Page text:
In spring of 2020, I was an actor in a chicken drama involving a deadly predator, some ill-fated chickens, and the joyful work of nurturing new chicks. Through helping out with my girlfriend’s chickens, I learned some basic lessons about small-scale animal husbandry, which I share here for those who are new to the work of keeping chickens.
Last spring, nature, red in tooth and claw, came hunting. My girlfriend, Amanda, keeps a small flock of egg-laying hens in a makeshift coop on the side of an old barn. One cool evening, I went out with her to lock up the coop for the night. Our approach startled an animal, which ran in a panic out of the coop and into the chicken yard, slamming against the wire fencing and racing back and forth. I immediately went inside the barn and closed the door to the chicken yard, then we tried to locate the animal. It was gone.
The next day we surmised that the animal had escaped the chicken yard via a large grapevine at the far end, the thick vine serving as a kind of ladder up to the top of the wire enclosure. Footprints suggested a fisher. In the coop, we found only a broken egg beneath the roost. It seems the fisher had stolen an egg, but dropped it upon noticing the fat hens on the roost. Our approach scared it off before it could try to make a kill. Thanks to our fortuitous timing, our little flock was lucky that night.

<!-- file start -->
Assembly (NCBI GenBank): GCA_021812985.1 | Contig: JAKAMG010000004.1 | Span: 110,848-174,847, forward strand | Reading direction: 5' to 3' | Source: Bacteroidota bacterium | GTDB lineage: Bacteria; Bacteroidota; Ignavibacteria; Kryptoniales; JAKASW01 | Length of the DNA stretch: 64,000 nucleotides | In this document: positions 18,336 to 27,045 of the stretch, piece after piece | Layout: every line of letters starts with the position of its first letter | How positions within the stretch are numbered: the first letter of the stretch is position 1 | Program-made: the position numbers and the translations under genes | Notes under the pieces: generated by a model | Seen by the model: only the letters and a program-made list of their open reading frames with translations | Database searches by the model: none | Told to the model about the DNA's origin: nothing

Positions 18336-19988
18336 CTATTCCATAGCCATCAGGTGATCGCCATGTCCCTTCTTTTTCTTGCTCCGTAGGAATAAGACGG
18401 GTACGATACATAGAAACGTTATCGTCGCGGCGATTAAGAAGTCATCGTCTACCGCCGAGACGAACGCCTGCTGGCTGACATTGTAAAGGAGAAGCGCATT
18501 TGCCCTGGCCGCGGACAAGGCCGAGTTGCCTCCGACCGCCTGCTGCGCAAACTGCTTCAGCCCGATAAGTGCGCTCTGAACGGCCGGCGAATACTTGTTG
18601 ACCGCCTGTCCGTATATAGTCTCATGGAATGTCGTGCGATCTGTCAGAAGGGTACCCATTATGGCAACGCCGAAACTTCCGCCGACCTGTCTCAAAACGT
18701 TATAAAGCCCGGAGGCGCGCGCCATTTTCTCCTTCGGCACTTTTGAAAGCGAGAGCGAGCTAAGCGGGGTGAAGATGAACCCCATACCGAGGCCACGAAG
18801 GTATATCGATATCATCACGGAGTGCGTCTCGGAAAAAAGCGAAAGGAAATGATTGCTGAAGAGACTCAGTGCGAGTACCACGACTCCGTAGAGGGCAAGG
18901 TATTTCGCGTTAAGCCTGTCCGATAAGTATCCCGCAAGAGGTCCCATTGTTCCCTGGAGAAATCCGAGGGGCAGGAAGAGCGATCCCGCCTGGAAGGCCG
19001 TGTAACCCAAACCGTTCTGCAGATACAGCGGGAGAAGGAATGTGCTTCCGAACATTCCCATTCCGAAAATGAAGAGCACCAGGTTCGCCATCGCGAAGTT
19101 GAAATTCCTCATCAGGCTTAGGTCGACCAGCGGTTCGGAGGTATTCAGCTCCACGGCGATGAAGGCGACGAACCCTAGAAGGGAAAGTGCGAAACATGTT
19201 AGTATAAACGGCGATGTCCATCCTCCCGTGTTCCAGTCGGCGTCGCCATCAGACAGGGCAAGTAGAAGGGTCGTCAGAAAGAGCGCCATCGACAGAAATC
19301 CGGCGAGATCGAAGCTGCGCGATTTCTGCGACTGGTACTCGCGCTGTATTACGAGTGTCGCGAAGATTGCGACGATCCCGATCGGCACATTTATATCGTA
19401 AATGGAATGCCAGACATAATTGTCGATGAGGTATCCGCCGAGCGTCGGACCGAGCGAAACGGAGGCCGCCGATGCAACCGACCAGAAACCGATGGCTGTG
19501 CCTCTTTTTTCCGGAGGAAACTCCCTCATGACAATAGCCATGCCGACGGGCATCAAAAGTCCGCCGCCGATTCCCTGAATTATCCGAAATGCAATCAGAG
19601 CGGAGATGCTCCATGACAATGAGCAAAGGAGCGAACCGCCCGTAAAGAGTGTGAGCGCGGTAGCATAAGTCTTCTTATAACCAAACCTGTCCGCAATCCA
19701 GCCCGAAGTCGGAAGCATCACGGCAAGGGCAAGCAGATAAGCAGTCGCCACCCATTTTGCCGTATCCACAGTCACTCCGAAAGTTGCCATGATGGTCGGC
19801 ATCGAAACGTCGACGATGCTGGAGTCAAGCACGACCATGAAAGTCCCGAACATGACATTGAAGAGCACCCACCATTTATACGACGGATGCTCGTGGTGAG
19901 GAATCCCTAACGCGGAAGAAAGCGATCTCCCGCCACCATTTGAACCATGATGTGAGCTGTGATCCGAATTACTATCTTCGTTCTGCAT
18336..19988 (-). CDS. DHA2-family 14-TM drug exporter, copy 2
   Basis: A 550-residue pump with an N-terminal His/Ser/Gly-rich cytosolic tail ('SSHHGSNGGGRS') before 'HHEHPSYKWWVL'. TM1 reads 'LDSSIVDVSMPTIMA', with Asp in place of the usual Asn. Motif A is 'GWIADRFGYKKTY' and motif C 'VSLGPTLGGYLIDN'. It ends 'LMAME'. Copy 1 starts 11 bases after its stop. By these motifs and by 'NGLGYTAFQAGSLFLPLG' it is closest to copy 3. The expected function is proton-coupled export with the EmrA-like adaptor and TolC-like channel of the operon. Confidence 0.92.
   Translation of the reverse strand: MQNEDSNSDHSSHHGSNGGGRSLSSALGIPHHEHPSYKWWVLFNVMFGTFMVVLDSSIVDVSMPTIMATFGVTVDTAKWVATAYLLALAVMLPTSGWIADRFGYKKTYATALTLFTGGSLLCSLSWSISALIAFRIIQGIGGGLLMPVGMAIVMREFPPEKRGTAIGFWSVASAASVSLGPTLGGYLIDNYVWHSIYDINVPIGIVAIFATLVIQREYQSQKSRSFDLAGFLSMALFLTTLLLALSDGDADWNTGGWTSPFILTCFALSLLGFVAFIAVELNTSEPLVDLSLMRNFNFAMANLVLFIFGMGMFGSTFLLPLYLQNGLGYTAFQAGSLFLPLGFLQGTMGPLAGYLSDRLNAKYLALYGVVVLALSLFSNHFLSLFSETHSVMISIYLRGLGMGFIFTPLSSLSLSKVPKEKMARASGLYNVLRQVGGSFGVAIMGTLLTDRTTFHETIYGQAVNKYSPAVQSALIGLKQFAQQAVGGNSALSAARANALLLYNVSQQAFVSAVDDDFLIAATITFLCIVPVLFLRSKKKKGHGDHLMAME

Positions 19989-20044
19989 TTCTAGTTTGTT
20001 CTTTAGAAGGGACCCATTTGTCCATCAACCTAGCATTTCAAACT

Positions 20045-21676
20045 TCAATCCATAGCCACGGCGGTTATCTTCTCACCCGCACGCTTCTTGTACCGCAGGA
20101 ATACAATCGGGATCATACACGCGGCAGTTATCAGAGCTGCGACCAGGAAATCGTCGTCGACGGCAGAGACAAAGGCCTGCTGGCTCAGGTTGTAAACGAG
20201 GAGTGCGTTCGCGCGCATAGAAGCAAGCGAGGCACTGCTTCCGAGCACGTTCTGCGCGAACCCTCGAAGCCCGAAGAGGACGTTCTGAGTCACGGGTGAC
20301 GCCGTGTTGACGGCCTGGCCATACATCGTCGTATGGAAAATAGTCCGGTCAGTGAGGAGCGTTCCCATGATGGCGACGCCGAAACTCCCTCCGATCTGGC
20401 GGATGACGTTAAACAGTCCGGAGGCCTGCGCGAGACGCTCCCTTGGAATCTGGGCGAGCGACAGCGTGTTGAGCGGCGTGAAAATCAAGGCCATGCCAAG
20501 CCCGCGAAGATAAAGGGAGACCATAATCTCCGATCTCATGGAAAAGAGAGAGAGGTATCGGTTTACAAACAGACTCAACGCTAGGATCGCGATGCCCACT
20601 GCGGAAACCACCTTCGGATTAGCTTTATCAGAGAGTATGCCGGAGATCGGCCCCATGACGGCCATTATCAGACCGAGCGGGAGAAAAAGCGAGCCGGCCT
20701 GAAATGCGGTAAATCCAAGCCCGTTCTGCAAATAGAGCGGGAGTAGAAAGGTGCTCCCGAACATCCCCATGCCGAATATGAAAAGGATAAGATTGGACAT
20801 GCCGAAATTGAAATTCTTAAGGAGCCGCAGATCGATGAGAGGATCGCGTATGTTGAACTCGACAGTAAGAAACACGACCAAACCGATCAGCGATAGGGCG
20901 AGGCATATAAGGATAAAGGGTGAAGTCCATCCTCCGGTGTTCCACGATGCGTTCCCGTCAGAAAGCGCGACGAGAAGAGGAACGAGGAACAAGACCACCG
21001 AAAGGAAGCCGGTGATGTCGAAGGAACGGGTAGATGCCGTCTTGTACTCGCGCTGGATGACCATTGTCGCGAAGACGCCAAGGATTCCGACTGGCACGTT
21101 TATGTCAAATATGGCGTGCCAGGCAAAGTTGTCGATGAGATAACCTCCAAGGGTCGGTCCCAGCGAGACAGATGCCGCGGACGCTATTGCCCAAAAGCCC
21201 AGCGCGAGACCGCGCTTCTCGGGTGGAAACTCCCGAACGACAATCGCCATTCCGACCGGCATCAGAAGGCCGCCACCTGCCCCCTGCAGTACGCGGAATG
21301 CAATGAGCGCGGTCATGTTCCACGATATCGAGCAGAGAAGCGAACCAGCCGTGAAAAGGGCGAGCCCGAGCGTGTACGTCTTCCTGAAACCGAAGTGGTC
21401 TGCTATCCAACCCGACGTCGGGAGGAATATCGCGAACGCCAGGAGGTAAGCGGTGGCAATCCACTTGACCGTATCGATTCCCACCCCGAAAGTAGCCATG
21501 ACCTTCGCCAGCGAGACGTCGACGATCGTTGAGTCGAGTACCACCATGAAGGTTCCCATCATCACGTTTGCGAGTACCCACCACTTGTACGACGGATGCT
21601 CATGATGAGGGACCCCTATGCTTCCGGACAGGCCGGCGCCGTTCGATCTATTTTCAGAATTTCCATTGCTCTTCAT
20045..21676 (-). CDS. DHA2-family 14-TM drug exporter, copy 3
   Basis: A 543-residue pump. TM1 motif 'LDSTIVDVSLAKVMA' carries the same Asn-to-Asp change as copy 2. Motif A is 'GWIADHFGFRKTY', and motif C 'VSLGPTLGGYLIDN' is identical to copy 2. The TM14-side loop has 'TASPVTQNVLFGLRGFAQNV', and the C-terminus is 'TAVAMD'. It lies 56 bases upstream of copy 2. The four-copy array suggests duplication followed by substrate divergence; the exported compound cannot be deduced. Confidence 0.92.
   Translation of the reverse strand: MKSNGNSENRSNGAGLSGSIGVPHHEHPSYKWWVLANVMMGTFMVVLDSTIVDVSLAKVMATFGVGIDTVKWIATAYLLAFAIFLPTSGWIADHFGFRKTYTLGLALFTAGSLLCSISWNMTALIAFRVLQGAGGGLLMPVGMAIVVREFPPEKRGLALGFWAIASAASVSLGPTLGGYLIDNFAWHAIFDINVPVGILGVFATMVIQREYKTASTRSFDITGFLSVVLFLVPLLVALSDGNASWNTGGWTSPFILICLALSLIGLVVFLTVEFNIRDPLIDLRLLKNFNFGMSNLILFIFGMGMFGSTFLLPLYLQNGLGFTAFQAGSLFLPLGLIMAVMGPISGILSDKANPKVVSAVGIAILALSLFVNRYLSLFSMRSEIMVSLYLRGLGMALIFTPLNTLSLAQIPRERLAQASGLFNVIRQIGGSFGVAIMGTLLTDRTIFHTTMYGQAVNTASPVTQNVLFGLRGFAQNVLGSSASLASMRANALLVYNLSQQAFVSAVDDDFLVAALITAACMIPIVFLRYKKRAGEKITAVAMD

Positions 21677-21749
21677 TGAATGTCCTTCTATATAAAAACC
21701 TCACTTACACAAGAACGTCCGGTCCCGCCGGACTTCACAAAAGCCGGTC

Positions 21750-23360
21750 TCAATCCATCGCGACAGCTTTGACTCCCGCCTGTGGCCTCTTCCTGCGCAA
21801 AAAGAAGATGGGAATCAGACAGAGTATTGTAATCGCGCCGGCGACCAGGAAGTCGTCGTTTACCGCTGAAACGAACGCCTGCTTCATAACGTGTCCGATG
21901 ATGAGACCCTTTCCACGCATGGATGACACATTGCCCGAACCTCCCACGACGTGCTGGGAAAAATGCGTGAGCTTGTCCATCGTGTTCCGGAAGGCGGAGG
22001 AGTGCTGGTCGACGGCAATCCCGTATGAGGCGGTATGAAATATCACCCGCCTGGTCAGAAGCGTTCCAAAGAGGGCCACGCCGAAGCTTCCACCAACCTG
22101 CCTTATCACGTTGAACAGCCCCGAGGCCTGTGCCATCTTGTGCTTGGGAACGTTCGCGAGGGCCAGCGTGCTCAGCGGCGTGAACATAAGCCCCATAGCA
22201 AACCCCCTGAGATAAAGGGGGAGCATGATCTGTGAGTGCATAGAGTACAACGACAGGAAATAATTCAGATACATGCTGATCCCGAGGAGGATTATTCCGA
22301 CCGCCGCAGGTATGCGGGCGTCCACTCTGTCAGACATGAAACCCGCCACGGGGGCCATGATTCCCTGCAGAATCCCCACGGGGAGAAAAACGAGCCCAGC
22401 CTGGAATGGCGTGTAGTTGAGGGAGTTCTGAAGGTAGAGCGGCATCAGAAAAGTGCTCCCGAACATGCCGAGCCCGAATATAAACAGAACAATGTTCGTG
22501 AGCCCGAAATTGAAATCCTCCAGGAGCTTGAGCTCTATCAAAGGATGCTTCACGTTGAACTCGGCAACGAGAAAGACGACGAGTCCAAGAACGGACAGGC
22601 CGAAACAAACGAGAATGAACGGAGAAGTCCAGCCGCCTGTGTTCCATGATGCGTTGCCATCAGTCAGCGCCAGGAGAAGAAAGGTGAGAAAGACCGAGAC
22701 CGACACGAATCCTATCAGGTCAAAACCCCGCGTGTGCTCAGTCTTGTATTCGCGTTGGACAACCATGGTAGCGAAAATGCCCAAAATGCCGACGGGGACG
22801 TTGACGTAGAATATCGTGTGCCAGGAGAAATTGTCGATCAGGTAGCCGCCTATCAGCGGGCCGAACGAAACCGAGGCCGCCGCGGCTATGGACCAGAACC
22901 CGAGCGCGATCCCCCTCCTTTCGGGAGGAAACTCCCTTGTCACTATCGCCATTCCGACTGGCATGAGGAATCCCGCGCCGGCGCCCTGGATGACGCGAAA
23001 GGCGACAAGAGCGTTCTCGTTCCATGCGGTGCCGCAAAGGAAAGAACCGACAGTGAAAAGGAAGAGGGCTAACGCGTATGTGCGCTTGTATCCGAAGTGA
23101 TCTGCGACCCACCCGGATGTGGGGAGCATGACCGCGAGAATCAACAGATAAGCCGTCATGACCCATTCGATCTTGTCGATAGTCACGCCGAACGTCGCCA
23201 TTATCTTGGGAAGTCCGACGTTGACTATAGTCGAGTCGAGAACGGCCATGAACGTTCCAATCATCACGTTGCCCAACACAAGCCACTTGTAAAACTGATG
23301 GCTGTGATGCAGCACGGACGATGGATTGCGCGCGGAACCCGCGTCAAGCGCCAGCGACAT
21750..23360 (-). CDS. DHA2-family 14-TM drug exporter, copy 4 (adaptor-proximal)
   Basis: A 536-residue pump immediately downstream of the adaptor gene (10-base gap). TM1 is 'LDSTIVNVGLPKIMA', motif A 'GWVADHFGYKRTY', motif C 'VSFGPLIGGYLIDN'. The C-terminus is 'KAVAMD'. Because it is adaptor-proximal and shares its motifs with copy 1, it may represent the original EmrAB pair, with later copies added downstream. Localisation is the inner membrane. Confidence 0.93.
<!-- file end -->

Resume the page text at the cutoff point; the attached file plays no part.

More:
For a while, there was no more sign of the fisher. The event faded in our minds. The hens seemed safe up on the roost, and they had a young rooster with them to sound the alarm and fight any intruder. Then, one morning we found that the fisher had forced its way into the coop and killed two hens. It was not pretty. I buried the remains.
If you are thinking about keeping chickens, you need to know that there are so many animals out there that would love a chicken dinner. Not just humans, but foxes, hawks, fishers, bears, and so on.
To protect the remaining hens (and rooster), Amanda and I checked for loose boards and blocked up points of entry into the coop. We even barricaded the chicken-yard door with a cinder block each night, until we could properly reinforce the door from the inside.